Drew Barrymore, “Portrait as a Boy, Los Angeles," 1991. Photo by Matthew Rolston, courtesy Fahey/Klein, Los Angeles.

“In 1991, American actress Drew Barrymore was just coming into her own as a woman. A former child star with precocious habits, I presented her here cross-dressed as a boy. This 'look' prefigures a film ten years on in Barrymore's career called 'Riding in Cars With Boys' and is emblematic of the 1980s pop focus on alternative gender display. As always, I often sought to upend expectations in my celebrity portraits."

Isabella Rossellini, “Bird, New York," 1988. Photo by Matthew Rolston, courtesy Fahey/Klein, Los Angeles.

“Isabella Rossellini was considered one of the greatest beauties of the 1980s. With her international Lancome beauty contract, she was seen all over the world, regarded as one of the ultimate avatars of feminine appeal. This image attempts to humanize that appeal while referencing such diverse influences as Disney heroines surrounded by their familiars – blue birds and sparrows (think Snow White) – as well as 'lifestyle' photography of stars from the big picture books of the 1950s such as 'Life' and 'Look.'"

Steven Spielberg, “Close Encounters, Los Angeles," 1977. Photo by Mathew Rolston, courtesy Fahey/Klein, Los Angeles.

“This image marks my first significant published portrait. It was commissioned by Andy Warhol for Warhol's influential Interview magazine in 1977 while I was still a student at Los Angeles' Art Center College of Design. This was my 'break.' In order to prepare for this photograph, I was allowed to attend a private screening of Spielberg's upcoming film, 'Close Encounters of the Third Kind,' which led to my lighting plan. In this portrait, it seems as if there's a spaceship hovering just outside the frame, and Spielberg's gaze has an otherworldly quality."

Tom Waits, “Bird, Los Angeles," 1986. Photo by Matthew Rolston, courtesy Fahey/Klein, Los Angeles.

“Inspired by lyrics from Tom Waits' well-known song 'Jockey Full of Bourbon' – off Waits' 1985 album 'Rain Dogs' 'hey little bird, fly away home, your house is on fire, your children are alone' – here I chose to portray the pop star as the ultimate roving troubadour, tinkerer, and vagabond. A completely made up scenario, I set this scene in the desert with a donkey and various props, including an actual blackbird (with its own Hollywood handler, of course)."

via Collection of the New-York Historical Society / Wikimedia Commons

Fredrick Douglass was born into slavery in 1818. At the age of 10 he was given to the Auld family.

As a child, he worked as a house slave and was able to learn to read and write, and he attempted to teach his fellow slaves the same skills.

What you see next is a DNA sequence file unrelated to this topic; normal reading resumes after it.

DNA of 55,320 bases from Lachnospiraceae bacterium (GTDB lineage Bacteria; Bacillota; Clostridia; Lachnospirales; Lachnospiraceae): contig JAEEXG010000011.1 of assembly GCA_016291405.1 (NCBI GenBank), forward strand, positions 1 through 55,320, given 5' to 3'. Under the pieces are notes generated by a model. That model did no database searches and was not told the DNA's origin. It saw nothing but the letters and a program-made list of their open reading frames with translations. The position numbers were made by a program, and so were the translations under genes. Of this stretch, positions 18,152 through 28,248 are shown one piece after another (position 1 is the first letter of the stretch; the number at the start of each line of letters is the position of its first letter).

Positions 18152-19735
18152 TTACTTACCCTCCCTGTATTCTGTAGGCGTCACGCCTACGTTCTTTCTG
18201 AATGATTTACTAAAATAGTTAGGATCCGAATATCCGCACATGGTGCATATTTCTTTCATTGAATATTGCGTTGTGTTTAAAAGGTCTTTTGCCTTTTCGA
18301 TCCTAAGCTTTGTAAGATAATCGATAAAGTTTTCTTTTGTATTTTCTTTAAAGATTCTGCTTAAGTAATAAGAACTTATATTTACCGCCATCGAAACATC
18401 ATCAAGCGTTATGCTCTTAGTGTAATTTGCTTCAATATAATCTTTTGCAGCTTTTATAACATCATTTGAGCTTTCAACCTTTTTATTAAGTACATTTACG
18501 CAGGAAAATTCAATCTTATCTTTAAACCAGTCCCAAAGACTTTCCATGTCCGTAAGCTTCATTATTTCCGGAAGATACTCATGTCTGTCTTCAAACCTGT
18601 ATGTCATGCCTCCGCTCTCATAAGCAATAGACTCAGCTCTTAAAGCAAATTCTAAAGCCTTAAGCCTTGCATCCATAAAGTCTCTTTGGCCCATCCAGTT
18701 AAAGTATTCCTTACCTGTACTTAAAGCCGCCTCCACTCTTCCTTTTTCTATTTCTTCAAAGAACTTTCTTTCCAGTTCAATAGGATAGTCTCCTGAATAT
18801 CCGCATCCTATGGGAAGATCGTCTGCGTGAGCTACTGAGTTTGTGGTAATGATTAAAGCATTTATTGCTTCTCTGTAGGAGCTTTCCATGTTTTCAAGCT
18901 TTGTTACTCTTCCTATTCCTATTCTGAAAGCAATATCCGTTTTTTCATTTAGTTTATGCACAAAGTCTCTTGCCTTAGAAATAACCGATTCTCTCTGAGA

At the age of 15, he was given to Thomas Auld, a cruel man who beat and starved his slaves and thwarted any opportunity for them to practice their faith or to learn to read or write.

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via Thomas Ledia / Wikimedia Commons

On April 20, 1889 at the Braunau am Inn, in Upper Austria Salzburger located at Vorstadt 15, Alois and Klara Hitler brought a son into the world. They named him Adolph.

Little did they know he would grow up to be one of the greatest forces of evil the world has ever known.

The Hitlers moved out of the Braunau am Inn when Adolph was three, but the three-story butter-colored building still stands. It has been the subject of controversy for seven decades.

via Thomas Ledia / Wikimedia Commons

The building was a meeting place for Nazi loyalists in the 1930s and '40s. After World War II, the building has become an informal pilgrimage site for neo-Nazis and veterans to glorify the murderous dictator.

The building was a thorn in the side to local government and residents to say the least.

RELATED: He photographed Nazi atrocities and buried the negatives. The unearthed images are unforgettable.

For years it was owned by Gerlinde Pommer, a descendant of the original owners. The Austrian government made numerous attempts to purchase it from her, but to no avail. The building has served many purposes, a school, a library, and a makeshift museum.

In 1989, a stone from the building was inscribed with:

"For Peace, Freedom

and Democracy.

Never Again Fascism.

Millions of Dead Remind [us]."

via Jo Oh / Wikimedia Commons

For three decades it was home to an organization that offered support and integration assistance for disabled people. But in 2011, the organization vacated the property because Pommer refused to bring it up to code.

RELATED: 'High Castle' producers destroyed every swastika used on the show and the video is oh-so satisfying

In 2017, the fight between the government and Pommer ended with it seizing the property. Authorities said it would get a "thorough architectural remodeling is necessary to permanently prevent the recognition and the symbolism of the building."

Now, the government intends to turn it into a police station which will surely deter any neo-Nazis from hanging around the building.